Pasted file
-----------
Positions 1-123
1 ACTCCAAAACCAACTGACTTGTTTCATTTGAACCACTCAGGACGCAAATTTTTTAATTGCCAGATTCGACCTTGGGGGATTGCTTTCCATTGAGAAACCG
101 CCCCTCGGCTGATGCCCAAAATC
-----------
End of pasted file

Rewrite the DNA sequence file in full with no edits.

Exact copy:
Positions 1-123
1 ACTCCAAAACCAACTGACTTGTTTCATTTGAACCACTCAGGACGCAAATTTTTTAATTGCCAGATTCGACCTTGGGGGATTGCTTTCCATTGAGAAACCG
101 CCCCTCGGCTGATGCCCAAAATC